Monday, July 22, 2019

Ideal Seminary for The Future

Brian D. McLaren (born 1956) is an American pastor, author, activist and speaker and leading figure in the emerging church movement. McLaren is also associated with postmodern Christianity and progressive Christianity and is a major figure in post-evangelical thought.

He said American churches are build on modernity concepts: reasoning, debate, dialectic, argument, discussion, etc. It does not fit to build future churches for the next generation any more, so we need to make shift to postmodern way of doing church, which we don't know much about, and therefore sort of scary.

He suggested the ideal form of future seminary -- what it would be like. He identified three basic elements of such seminaries: one part monastery, one part mission agency, and one part seminar.

By monastery, he said seminarians live in community of some sort, to experience a real sharing of life, duties, and spiritual practices, is good for spiritual formation. This way, the sociopathic types of people would not survive the shared life and works. They like power or they like being right or they need attention but don't love or serve people much, community life would weed them out.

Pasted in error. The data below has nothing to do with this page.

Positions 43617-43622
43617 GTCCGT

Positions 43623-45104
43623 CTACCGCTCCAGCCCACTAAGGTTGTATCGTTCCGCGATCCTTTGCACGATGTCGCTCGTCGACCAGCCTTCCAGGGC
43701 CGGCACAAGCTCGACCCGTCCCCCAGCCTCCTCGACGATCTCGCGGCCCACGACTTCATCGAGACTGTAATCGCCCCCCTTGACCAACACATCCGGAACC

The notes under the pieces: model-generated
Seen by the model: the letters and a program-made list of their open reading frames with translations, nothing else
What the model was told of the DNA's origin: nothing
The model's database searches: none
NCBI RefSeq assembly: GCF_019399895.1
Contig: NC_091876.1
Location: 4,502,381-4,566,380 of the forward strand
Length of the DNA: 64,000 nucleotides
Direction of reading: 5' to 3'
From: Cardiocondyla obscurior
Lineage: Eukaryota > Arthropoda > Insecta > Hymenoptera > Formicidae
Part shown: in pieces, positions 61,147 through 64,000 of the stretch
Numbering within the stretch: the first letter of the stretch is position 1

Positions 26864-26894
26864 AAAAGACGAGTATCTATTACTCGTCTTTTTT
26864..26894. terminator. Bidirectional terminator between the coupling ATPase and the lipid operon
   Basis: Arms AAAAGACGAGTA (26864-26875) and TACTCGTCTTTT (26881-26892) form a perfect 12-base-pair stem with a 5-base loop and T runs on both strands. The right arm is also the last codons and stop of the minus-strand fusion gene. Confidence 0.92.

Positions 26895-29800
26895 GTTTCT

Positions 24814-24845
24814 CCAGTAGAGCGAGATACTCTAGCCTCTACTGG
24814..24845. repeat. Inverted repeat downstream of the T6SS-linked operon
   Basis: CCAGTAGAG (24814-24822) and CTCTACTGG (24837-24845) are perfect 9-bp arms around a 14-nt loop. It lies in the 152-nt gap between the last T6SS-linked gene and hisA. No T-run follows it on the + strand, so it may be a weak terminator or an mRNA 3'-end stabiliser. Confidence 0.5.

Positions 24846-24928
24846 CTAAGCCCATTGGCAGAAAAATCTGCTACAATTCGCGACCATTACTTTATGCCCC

The mission agency part is closely related. In stead of focusing on systematic theology, comprehend all the conceptual truth and knowledge from lectures, postmodern way will focus on mission, on our role as agents of God's Kingdom. -- We will be God's people for the world.

He said let seminarians travel and experience different places where mission is happening, such as churches, employment centers, small enterprise development projects, care facilities, hospitals, community organization and community redevelopment initiatives, orphanages, summer camps, etc.

The seminar part would be different from a traditional school, which assumes that people learn best by listening. However most people learn best by talking. So seminary would be based on seminars, not lectures. They would read or experience something(a book, a CD, a movie, a conference, an interview, a retreat, a website, an art exhibit), then they would discuss it.

Teacher would make sure that needed content was conveyed and understood. Sometimes assign them a teaching task on the subject may be an effective way.

What do you think of Rev. McLaren's suggestions?

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